Notes on RFID Technology, 2001

by Moya K. Mason

Radio frequency identification (RFID) is a relatively new wireless Automatic Identification and Data Capture (AIDC) technology that first appeared in the 1980s and has since taken a lead role worldwide in identification and automated data collection systems. These systems do not require contact in the form of optical scanning and work even in conditions where snow, ice, fog, paint, and mud are factors, making them better suited for environments that are hostile to barcode labeling. The technology is particularly useful in keeping track of moving objects, such as animals and vehicles, as well as anti-shoplifting applications like the Electronic Article Surveillance (EAS) systems used throughout the retail industry.

A List of RFID Attributes From a Variety of Sources

Accenture: The Invisible World of Silent Commerce

RFID tags, along with sensors and microprocessors, are transforming everyday objects into those that are smart and interactive. When you add the Internet into the mix, what you get is Silent Commerce, with objects communicating directly and monetary transactions taking place.

RFID tags allow you to scan and keep track of items from the factory to the consumer; identify merchandise authenticity; trace items of inventory; help to prevent theft and piracy; and act to monitor product environmental conditions.

Accenture Technology Labs: Imagining the Future: Real-World Showroom

"One day soon, the convergence of wireless devices, shopping services and RFID enabled objects could transform the world around us into a real-time showroom," says Dadong Wan, senior researcher at Accenture Technology Labs.

RFID tags are smart and inexpensive. They can be built into products to store information, which can then be communicated using such devices as portable readers. Accenture Technology Labs has developed a prototype application call Real-World Showroom that uses wireless devices and RFID tags. It is part of the Silent Commerce Initiative that brings together marketplaces, embedded tags, sensors, and always-on wireless connections. Real-World Showroom allows you to find out product information in real-time by pointing a PDA at any tagged product. The application will even allow you to buy the product by pressing a few more buttons.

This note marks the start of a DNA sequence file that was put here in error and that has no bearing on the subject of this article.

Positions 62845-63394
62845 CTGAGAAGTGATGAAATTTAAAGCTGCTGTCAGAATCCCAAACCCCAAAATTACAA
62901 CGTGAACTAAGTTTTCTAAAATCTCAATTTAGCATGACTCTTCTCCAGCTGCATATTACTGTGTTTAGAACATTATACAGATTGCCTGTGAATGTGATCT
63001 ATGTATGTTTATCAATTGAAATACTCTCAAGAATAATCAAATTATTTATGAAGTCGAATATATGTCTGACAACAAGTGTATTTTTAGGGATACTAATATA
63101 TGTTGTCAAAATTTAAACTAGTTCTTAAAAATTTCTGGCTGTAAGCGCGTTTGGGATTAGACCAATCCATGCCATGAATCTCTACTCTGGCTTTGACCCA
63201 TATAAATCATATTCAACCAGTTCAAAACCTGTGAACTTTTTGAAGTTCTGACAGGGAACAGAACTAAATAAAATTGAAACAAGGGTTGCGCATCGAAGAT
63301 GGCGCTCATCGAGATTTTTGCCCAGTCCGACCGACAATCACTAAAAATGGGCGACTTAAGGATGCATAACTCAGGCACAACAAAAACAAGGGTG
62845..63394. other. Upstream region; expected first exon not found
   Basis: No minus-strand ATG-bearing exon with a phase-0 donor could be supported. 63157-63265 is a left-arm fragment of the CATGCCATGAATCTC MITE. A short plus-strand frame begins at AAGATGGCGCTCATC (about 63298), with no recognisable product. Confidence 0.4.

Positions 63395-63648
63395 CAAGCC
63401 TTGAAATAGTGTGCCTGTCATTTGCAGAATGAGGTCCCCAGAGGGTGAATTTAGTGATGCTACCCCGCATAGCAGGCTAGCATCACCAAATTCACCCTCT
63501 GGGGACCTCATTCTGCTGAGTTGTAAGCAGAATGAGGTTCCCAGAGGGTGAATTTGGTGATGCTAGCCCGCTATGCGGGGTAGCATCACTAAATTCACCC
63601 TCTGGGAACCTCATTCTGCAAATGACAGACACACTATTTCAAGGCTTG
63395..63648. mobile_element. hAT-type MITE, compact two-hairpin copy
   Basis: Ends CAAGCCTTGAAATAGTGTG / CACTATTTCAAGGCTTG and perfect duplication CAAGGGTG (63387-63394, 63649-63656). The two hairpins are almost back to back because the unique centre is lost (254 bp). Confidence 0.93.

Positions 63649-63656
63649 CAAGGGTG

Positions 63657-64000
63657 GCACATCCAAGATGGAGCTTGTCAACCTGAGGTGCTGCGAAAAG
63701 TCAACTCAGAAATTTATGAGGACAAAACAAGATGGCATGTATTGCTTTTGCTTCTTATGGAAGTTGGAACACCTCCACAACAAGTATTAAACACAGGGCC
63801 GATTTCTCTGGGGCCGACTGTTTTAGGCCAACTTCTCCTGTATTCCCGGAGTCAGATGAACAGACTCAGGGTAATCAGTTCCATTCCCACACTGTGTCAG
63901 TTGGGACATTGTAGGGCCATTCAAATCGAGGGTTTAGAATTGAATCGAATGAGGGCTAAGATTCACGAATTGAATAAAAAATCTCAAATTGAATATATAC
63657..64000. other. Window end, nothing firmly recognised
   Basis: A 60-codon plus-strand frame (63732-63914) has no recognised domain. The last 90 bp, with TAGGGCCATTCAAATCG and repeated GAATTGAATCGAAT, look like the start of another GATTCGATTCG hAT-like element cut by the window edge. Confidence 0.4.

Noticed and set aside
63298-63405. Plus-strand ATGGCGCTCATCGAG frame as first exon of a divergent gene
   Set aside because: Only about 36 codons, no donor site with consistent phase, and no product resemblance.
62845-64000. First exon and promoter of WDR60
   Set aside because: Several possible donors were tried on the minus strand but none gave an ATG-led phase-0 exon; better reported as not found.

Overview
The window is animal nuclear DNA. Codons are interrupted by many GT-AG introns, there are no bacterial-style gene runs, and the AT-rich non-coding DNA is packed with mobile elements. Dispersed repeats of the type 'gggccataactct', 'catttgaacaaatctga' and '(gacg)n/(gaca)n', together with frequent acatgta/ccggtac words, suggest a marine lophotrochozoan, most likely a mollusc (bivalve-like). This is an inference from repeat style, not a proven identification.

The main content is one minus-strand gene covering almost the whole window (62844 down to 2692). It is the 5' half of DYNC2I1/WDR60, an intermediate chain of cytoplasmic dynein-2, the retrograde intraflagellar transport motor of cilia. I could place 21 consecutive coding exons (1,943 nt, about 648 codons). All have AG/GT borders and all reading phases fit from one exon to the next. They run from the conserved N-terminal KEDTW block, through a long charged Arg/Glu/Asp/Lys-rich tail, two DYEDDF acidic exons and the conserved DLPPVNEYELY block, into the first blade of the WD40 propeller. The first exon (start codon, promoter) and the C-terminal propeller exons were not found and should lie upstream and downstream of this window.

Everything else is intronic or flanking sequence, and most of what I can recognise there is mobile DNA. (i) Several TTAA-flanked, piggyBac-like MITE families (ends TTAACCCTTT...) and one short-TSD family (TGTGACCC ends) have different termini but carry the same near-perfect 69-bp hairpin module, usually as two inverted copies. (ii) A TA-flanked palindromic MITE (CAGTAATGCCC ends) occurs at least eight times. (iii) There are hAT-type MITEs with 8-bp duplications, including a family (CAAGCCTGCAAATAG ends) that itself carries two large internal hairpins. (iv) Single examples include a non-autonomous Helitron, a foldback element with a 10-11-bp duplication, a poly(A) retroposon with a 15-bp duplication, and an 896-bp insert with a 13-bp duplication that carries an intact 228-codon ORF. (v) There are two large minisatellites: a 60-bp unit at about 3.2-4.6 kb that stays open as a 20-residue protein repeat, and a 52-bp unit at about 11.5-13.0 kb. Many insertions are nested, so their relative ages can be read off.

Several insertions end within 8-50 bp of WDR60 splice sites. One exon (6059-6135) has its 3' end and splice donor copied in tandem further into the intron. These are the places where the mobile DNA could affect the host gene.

RemoteLogic is a service company that equips your enterprise with tags, handles the data, and reports it to you.

RemoteLogic transforms spaces into smart environments by first surveying how employee behavior and materials are flowing so as to establish where RFID technology can be used to automatically collect data and transmit it back to a server. This allows all types of materials to be tracked, such as luggage and assembly line parts. RemoteLogic uses the wireless RFID technology coupled with specialized hardware and software to create a backend information system for their clients to view through a web interface to keep better track of their inventories, as well as have automatically-generated service records, invoices, and order histories.

Beyond the Barcode

The next generation of barcodes aren't cheap enough yet, but engineers are working towards one penny radio tags. These RFID tags send radio signals that are filled with consumer information to manufacturers in real time. The technology also allows individual products to be tracked. What will a world of billions of tagged products be like? What are the privacy concerns involved when homes, warehouses, factories, clothes, and even money are tracked constantly as part of an always-on network?

The other thing that needs to be done is to seamlessly link the tags to the Internet. The Auto-ID Center, an MIT based consortium that includes corporations such as Gillette, Sun Microsystems, and International Paper, began working in 1999 on a cost-saving system that will integrate the radio frequency tags with the Internet.

"Last year, International Paper partnered with Motorola to use their radio tag on some of the 8.6 million metric tons of corrugated crates, boxes, and other packages that the paper company uses annually. Mostly concerned with theft/black market."

Possible Examples to Add In

Transponder News

New developments in the technology can be found in electronic car security, postal system efficiency testing, finding lost golf balls, keeping track of criminals, creating intelligent household appliances, and for the collection of tolls. In an effort to continue generating income from tollbooths, without forcing a driver to stop and pay their fees, RFID systems are gradually being implemented. The transponders are embedded within vehicles, and can be read as a car drives through toll areas, even at high speeds. For instance, in 1998, Singapore instituted an Electronic Road Pricing (ERP} system for traffic management, using $150 window-mounted transponders.


Aula is providing each of its members with an RFID tag that is used both as a key to the group's meeting place, as well as an ID. It looks like a red poker chip the size of a U.S. nickel or a U.K. pound coin. A lightweight fashion accessory of sorts.

POX - Hasbro

The RF wireless technology is used in the electronic fantasy game called POX that allows players to battle each other within a 30 foot area.

Elisa Batista - New Phone Service: Coke Waiting

Snap-on shopping devices are available for U.S. users of the Nokia 5100 series phones that use RFID technology from the 2Scoot company.

Will Knight - Tiny radio chips give paper an ID

The Meu-chip from Hitachi is a programmable RFID chip with 128-bits of RAM that is so small that it could be embedded into paper products, even legal tender. The chip has no power source but can transmit data to computer systems, which would allow money to be tracked and counterfeit bills to be more easily identified.

The WEM Project - Scott Fisher

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